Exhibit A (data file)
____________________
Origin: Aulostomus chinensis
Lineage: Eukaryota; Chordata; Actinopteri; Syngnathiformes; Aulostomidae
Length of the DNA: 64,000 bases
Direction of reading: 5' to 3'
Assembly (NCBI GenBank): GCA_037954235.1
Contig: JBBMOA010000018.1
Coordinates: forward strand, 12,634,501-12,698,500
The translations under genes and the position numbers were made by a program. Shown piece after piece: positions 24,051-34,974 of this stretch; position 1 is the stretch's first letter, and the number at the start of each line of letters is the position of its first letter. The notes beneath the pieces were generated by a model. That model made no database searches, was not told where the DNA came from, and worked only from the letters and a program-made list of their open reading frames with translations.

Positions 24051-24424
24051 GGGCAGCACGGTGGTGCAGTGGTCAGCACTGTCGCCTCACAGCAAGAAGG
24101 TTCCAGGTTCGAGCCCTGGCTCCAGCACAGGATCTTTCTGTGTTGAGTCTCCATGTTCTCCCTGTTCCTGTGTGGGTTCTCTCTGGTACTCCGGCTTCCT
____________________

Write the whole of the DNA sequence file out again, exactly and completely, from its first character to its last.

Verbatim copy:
Origin: Aulostomus chinensis
Lineage: Eukaryota; Chordata; Actinopteri; Syngnathiformes; Aulostomidae
Length of the DNA: 64,000 bases
Direction of reading: 5' to 3'
Assembly (NCBI GenBank): GCA_037954235.1
Contig: JBBMOA010000018.1
Coordinates: forward strand, 12,634,501-12,698,500
The translations under genes and the position numbers were made by a program. Shown piece after piece: positions 24,051-34,974 of this stretch; position 1 is the stretch's first letter, and the number at the start of each line of letters is the position of its first letter. The notes beneath the pieces were generated by a model. That model made no database searches, was not told where the DNA came from, and worked only from the letters and a program-made list of their open reading frames with translations.

Positions 24051-24424
24051 GGGCAGCACGGTGGTGCAGTGGTCAGCACTGTCGCCTCACAGCAAGAAGG
24101 TTCCAGGTTCGAGCCCTGGCTCCAGCACAGGATCTTTCTGTGTTGAGTCTCCATGTTCTCCCTGTTCCTGTGTGGGTTCTCTCTGGTACTCCGGCTTCCT